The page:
The company proposes drilling its heating and oil and gas recovery wells in approximately 200-foot-wide rows along the edges of 2,000-foot panels, and then horizontally beneath them, resulting in less than 10 percent of the surface being affected.

It also is seeking to develop a deep shale zone that’s separated from overlying groundwater by rock. That eliminates the need to protect groundwater aquifers, a challenge Shell is trying to overcome by creating freezewalls around areas where it also hopes to produce oil from underground shale by heating.

AMSO believes its process will require no more than a barrel of water consumed per barrel of oil produced, and it expects its process to actually produce water tied up in rock.

Its process also is projected to produce enough natural gas to provide for all of the energy needed for the process.

AMSO projects that at full commercial production, it would use less than one-tenth of a percent of the state’s water to generate 1 percent of its gross economic production.

“That’s the kind of economic gain that we should be thinking about to get our country on a good financial footing,” Burnham said.

At an oil price of $80 per barrel, AMSO’s proposed process could generate government royalties of $10 per barrel.

At this summer’s presentation, Rifle Mayor Keith Lambert told AMSO officials their process would address a lot of the concerns he hears raised about oil shale development.

“I hope that everything goes as well as you described it. I hope it goes on a timely basis. I hope that we see some direct outcome for this region as quickly as we can,” Lambert said.

Rio Blanco County Commissioner Ken Parsons said the oil shale resource is important to the entire country, but he thinks one of the greater challenges AMSO might face is air quality, if its process requires burning natural gas upwind of wilderness areas.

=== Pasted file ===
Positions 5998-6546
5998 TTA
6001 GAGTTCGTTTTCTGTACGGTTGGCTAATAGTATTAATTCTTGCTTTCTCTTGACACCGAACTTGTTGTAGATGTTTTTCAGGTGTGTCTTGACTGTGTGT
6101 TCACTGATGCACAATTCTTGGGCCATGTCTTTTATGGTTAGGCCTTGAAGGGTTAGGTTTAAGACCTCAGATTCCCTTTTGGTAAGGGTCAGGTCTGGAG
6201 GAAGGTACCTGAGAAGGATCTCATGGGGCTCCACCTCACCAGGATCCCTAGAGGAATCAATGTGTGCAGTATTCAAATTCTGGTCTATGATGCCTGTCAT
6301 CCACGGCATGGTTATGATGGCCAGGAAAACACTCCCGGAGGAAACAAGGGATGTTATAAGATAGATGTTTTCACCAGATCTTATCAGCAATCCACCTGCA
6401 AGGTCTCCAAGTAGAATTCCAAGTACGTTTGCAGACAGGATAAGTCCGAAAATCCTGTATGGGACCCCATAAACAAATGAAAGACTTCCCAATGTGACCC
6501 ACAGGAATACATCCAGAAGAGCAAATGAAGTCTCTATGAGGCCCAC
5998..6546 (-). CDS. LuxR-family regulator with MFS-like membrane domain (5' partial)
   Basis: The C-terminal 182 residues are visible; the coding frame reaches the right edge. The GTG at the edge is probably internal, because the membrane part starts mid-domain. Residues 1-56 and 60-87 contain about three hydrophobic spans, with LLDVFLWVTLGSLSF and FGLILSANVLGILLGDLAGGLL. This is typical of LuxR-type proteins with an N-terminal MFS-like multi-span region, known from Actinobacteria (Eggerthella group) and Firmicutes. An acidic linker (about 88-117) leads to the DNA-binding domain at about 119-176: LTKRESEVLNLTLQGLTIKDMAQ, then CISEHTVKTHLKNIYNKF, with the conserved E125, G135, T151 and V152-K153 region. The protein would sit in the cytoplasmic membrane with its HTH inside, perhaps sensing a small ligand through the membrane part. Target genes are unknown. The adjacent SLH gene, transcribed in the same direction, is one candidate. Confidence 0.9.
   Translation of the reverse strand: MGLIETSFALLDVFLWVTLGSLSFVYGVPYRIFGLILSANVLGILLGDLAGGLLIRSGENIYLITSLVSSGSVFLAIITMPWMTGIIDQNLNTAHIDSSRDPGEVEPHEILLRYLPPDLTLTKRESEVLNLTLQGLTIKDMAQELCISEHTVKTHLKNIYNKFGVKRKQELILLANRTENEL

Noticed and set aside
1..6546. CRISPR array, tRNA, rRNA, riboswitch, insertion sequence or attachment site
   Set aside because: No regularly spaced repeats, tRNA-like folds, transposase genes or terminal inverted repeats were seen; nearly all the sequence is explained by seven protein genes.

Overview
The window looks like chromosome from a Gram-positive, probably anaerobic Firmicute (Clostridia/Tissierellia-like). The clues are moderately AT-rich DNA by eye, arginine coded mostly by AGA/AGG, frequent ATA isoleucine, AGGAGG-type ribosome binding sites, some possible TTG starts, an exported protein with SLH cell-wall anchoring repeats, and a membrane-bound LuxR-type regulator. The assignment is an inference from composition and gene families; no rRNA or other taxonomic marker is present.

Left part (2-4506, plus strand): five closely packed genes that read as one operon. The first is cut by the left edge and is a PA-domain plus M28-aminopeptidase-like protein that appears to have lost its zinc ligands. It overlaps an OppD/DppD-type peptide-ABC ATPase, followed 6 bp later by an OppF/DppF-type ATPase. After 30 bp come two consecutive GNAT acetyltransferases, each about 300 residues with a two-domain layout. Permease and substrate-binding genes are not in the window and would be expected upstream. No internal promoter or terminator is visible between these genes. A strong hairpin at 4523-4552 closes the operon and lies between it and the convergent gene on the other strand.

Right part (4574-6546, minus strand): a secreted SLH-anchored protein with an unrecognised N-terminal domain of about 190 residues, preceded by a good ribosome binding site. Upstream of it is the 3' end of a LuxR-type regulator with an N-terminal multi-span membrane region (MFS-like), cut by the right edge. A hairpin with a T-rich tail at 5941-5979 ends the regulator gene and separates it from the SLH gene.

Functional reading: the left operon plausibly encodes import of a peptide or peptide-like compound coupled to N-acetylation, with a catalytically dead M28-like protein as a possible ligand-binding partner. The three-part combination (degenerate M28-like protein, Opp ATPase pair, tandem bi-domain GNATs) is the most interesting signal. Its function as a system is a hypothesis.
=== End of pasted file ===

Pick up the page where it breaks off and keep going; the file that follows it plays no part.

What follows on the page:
AMSO hopes to be able to demonstrate through its testing that it will be able to meet air-pollution regulations. It also is researching carbon sequestration, the concept of putting carbon back into the ground as part of its process so it doesn’t contribute to greenhouse gas emissions.

Such emissions continue to be one of the major concerns surrounding possible oil shale development. A recent literature review conducted for the Western Resource Advocates environmental group said oil shale development would result in a “significant release of greenhouse gases,” in part because of the low projected energy return on investment.

The review claims that studies show extracting oil from shale could require as much energy as is produced, when counting energy such as natural gas that may be generated as part of the process and used to help power it.

AMSO’s president, Claude Pupkin, told local officials during last month’s site visit that the United States could gain energy security and boost its economy through oil shale development. Alternative energy and conservation are important, too, but oil shale is a “rich resource” that could help serve as a bridge fuel while such approaches are pursued, he said.